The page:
The College of Optometrists recognised the achievements of some of the sector’s leading researchers in the field at its annual Diploma Ceremony at Central Hall Westminster in London last week. Four optometric researchers were presented with a Research Excellence Award for their contributions across a variety of areas:
Dr Julie-Anne Little MCOptom was presented with the Neil Charman Medal for Research for her work on vision problems in children with Autistic Spectrum Disorder and Down Syndrome.
The George Giles Postgraduate Research Prize was presented to Dr Andrew Logan MCOptom for the development of a fast, repeatable and highly sensitive face discrimination test, which has allowed further research into the visual elements of facial recognition and will hopefully allow some form of more precise clinical testing in the future.
Dr Richard Armstrong accepted the Bernard Gilmartin OPO Award for his paper, ‘When to use the Bonferroni correction’, which provided key guidance to the optometric research sector on how and when to use an important statistical method. This prestigious prize is awarded annually to a highly regarded paper published in Ophthalmic and Physiological Optics (OPO) in the preceding five years, as chosen by the OPO editorial board.
The Philip Cole Prize for excellence in practice-based research by College members was awarded to Nicholas Rumney FCOptom for his work on dry eye practice and macular hole services.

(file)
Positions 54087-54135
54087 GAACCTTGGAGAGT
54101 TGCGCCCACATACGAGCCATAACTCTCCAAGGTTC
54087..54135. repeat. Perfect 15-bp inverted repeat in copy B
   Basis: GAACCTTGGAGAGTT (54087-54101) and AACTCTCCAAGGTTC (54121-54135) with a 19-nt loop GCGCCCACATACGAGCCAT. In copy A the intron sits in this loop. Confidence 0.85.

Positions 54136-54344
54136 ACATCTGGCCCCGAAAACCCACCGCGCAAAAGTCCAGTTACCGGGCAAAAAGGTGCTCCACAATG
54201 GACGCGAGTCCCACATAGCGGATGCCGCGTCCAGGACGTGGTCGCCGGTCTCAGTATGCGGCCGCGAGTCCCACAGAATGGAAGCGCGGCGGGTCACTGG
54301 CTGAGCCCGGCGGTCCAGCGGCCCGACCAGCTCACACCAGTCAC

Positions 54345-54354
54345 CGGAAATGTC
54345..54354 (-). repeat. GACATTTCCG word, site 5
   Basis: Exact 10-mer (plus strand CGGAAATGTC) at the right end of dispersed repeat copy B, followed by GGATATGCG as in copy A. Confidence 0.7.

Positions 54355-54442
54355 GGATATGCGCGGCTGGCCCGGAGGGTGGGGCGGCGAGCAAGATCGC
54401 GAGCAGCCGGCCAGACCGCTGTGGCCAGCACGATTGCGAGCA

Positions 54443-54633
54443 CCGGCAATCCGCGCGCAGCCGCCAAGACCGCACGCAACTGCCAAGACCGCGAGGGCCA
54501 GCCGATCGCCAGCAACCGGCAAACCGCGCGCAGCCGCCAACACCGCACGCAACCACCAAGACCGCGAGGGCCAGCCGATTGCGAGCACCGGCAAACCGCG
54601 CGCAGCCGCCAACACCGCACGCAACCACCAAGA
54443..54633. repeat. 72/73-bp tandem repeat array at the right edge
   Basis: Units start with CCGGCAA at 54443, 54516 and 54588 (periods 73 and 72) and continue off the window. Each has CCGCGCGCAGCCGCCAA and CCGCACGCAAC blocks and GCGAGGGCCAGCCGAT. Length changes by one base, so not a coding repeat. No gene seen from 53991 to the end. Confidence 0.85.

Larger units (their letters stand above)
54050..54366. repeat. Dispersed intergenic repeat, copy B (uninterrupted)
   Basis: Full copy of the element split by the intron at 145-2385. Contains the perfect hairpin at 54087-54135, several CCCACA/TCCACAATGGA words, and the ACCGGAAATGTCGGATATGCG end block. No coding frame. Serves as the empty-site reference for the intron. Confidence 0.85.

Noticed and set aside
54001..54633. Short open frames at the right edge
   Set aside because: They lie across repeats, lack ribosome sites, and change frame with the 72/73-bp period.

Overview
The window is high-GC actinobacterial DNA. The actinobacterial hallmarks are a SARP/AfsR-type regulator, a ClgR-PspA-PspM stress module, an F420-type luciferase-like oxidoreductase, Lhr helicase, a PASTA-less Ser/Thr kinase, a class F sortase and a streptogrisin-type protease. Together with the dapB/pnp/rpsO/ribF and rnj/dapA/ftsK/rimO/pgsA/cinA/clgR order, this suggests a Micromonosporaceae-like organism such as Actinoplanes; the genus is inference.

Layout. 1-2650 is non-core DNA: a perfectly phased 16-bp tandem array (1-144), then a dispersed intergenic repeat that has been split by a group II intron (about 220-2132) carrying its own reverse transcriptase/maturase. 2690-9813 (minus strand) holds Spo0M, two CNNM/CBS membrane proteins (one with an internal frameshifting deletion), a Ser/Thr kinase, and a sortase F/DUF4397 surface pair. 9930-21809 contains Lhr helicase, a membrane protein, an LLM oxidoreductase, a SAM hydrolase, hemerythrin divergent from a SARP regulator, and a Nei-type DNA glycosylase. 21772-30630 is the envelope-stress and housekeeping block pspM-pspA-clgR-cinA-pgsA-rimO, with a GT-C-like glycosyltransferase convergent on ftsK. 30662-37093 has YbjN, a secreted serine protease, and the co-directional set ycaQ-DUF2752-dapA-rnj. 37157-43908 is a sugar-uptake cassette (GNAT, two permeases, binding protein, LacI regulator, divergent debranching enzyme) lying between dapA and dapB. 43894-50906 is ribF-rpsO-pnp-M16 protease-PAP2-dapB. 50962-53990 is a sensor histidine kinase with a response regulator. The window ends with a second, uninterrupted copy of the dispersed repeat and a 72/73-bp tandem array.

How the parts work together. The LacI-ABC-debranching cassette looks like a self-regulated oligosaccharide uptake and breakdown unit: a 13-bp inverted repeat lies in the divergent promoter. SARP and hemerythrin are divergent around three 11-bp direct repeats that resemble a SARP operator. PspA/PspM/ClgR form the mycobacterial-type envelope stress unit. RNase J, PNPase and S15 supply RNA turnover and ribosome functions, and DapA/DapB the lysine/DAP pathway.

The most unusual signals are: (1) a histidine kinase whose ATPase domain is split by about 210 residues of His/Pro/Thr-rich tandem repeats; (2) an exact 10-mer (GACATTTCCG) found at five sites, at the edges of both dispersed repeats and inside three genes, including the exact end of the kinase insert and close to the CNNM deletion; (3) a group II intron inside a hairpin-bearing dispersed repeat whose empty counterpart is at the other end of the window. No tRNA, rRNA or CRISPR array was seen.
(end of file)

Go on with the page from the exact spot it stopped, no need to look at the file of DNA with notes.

College President, Dr Mary-Ann Sherratt MCOptom, also welcomed over 300 newly qualified optometrists to the profession at the ceremony, as well as recognising outstanding achievement through the presentation of Higher Qualifications, Fellowships by Portfolio, Life and Honorary Fellowships.
Speaking at the event, Dr Mary-Ann Sherratt MCOptom, President of the College of Optometrists, said: “It is such a pleasure to honour those who are contributing to the evidence base with our awards for Research Excellence and to recognise the inspirational professionals receiving higher qualifications and becoming Fellows. It’s also great to see so many young and talented diplomates celebrate the start of what I hope will be a long and successful career.”